Consider the following association:
class CrazyCatLady < ActiveRecord::Base has_many :cats end class Cat < ActiveRecord::Base belongs_to :crazy_cat_lady end
Now, imagine you did:
OK, this will query the database for the first CrazyCatLady, then query again for all cats associated with that record. Fair enough. But what if we do this:
Aside from being a bit silly, this does everything the first statement does, then queries the database a third time to find the CrazyCatLady associated with the first cat. But Rails already has this information! Why is it querying the database again?
Rails is a bit dumb about the inverse of an association. You have to specify that an inverse relationship exists, like so:
class CrazyCatLady < ActiveRecord::Base has_many :cats, inverse_of: :crazy_cat_lady end class Cat < ActiveRecord::Base belongs_to :crazy_cat_lady, inverse_of: :cats end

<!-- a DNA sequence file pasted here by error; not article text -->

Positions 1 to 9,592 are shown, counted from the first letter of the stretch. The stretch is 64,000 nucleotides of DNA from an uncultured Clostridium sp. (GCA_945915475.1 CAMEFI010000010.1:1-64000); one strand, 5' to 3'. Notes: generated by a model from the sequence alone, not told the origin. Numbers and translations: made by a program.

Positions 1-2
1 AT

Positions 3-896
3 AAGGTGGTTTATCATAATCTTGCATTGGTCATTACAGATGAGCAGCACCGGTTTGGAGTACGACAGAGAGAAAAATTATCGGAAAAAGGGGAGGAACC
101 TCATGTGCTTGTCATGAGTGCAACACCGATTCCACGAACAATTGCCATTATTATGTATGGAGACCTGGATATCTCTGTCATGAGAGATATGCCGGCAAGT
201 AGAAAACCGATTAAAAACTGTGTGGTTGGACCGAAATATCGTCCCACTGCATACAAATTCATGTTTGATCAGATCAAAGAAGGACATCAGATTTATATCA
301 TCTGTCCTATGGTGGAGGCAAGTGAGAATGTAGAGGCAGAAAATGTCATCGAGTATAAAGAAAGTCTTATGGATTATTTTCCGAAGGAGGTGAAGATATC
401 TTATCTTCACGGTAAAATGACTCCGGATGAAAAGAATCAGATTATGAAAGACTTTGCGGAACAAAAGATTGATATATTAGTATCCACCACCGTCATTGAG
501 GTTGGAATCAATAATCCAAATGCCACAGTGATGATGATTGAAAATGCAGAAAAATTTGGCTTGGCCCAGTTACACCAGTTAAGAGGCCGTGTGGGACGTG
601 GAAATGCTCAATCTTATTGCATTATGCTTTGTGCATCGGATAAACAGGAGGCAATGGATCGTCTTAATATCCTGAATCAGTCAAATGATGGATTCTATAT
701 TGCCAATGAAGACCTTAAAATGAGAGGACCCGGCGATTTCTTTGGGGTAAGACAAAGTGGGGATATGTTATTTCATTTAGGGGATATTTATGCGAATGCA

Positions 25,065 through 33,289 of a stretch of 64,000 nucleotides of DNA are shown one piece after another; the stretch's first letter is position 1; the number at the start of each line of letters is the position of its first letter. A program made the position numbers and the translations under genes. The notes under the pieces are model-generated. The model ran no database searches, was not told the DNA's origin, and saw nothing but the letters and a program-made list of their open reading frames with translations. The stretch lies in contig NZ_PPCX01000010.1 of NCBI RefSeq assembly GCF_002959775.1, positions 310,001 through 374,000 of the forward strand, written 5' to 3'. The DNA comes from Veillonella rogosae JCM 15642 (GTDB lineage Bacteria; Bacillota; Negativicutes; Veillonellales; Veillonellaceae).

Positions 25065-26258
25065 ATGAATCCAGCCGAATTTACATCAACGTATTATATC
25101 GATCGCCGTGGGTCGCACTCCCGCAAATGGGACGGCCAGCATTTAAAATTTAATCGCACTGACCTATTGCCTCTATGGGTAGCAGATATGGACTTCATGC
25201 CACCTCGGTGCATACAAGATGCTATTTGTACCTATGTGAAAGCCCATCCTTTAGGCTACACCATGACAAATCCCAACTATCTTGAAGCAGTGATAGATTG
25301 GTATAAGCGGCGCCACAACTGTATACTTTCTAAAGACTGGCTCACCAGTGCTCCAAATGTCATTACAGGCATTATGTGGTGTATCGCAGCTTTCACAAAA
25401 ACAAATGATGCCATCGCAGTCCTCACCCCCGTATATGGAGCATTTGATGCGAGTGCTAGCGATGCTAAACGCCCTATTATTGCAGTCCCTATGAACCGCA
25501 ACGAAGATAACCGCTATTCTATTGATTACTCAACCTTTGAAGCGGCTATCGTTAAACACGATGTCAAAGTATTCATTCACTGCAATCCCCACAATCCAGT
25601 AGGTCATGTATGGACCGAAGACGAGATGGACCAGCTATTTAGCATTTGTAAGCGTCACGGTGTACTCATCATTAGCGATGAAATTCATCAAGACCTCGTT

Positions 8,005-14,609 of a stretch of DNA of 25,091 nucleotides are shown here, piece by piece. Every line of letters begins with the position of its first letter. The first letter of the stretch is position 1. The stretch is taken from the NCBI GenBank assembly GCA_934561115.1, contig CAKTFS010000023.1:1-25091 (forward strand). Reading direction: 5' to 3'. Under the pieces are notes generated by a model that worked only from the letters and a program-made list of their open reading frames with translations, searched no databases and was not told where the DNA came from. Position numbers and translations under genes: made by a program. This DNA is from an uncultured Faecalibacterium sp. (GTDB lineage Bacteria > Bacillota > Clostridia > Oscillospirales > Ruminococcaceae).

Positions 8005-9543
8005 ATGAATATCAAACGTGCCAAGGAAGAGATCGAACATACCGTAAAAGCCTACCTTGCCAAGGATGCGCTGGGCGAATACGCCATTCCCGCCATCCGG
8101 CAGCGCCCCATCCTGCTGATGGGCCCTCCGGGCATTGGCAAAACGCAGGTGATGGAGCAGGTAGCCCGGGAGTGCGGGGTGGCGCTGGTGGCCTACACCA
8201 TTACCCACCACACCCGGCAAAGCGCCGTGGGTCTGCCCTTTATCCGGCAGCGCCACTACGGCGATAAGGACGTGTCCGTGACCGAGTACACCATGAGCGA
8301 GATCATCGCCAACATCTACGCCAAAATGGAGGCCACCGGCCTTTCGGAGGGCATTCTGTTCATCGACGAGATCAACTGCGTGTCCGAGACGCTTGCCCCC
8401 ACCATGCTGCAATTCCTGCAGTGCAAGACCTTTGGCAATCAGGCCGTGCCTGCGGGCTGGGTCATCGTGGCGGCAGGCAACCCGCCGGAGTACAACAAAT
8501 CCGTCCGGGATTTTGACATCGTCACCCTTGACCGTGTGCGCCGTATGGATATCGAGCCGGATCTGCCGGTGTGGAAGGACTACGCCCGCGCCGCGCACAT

With this done, when we issue:
We see that Rails won't query the database a third time. We've told Rails that it already knows about the cat's
So, aside from this contrived example, how are inverse associations useful? Database queries are a precious resource in a web app. Reading and writing to disk are among the most time-intensive activities a server will perform. Too much of these activities, and a queue will start to grow. This results in slow page loads and possibly lost revenue.
Best practice in many Rails shops is to define
inverse_of on every relationship. There's really no downside, and plenty of potential benefits.